Because we have another set of shelves in our bedroom that exclusively houses Ian’s books and papers, I made him “give” me more space on these shelves. The middle shelf is still his, but now I have a place to lay out all my jewelry, which was getting rather cluttered on my wardrobe.

I still need a better system for my ‘not quite dirty but not quite clean’ clothing which tends to pile up. My current solution is to do a purge every two weeks and toss everything in the wash. I’d love any ideas on this.

 

fullsizerender-2

Another angle. No more clothes on the floor, and full drawer access!

 

In my post Living on Less, I cite book purchases as one way to reduce monthly expenses. If you’re an avid reader, that’s most definitely the case. However, the exception I would definitely have to make for this rule would be for books that can be read again and again and again. For those looking for ways to get started on living more simply, The Life-Changing Magic of Tidying Up is really a great resource that you can refer back to repeatedly. My brother gifted me recently with Spark Joy, which is the expanded version of the book complete with illustrations on folding clothes and other tips for house cleaning. Both are pretty books that look good on a shelf (but really, all books look great on a shelf).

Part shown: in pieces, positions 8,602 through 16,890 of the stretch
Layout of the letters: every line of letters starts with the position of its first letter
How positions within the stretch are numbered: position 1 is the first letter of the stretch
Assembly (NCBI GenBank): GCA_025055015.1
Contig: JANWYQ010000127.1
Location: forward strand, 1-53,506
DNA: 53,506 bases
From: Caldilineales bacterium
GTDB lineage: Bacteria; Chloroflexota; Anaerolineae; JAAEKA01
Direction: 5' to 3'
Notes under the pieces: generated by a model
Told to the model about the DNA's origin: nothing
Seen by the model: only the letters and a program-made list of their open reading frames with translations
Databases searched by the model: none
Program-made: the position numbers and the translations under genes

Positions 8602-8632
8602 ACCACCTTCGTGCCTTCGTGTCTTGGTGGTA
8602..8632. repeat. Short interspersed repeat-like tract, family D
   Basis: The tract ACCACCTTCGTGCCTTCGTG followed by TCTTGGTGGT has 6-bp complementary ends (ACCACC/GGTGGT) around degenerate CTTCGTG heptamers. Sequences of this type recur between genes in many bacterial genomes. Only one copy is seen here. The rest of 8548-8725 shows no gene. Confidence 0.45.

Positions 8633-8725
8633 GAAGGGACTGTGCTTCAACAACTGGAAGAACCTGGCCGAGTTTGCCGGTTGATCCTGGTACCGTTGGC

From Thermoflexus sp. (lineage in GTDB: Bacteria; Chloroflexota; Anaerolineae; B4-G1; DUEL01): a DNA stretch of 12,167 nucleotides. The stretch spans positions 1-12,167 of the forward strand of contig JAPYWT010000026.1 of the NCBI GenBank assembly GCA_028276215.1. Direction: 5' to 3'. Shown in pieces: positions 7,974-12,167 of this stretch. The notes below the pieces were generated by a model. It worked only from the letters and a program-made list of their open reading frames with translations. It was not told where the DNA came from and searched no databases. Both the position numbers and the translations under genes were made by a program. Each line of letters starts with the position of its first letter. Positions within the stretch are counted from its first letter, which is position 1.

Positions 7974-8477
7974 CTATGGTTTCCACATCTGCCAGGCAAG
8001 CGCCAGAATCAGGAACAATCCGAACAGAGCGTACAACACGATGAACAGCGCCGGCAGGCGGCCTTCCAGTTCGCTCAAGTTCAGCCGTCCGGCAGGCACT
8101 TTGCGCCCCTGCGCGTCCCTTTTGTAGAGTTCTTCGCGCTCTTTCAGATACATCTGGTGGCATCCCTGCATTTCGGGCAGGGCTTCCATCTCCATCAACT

Okay, if you’re not one for Japanese modernism, there’s a book called Unf*ck Your Habitat: You’re Better than Your Mess which provides a direct, no-nonsense approach to house cleaning, with humor. The book also has companion apps for iOS and Android (which do cost money, unfortunately). I don’t find the apps necessary (and they’re outdated to boot), but I love the idea of it. Basically, the book guides you through a 20/10 cleaning system. That means 20 minutes of cleaning, 10 minutes of rest. All of these books are well under $20 and make great gifts. If you purchase through my links, I may also get a small commission (at no cost to you).

This started as a post on minimalism but morphed into a before and after post on house cleaning. I would definitely say that cleaning up your personal space has a huge impact on your state of mind, and therefore is a subset of living a minimalistic lifestyle. If you like these types of posts, let me know and I’ll do more of them in the future!

Comments

  1. Love it! I share what I’m minimizing from my life every month on my blog and it has really kept me accountable on the journey. Maybe these kinds of posts will do the same thing for you? I love the real photos btw, my house will never look like a stark, perfect box and I’m glad I’m not the only one!

    1. Author

      Thanks! This was a really fun weekend project for me; I think it’s time to do more of these! Plus, a weekend spent minimizing is a weekend not spent splurging. 🙂

Leave a Comment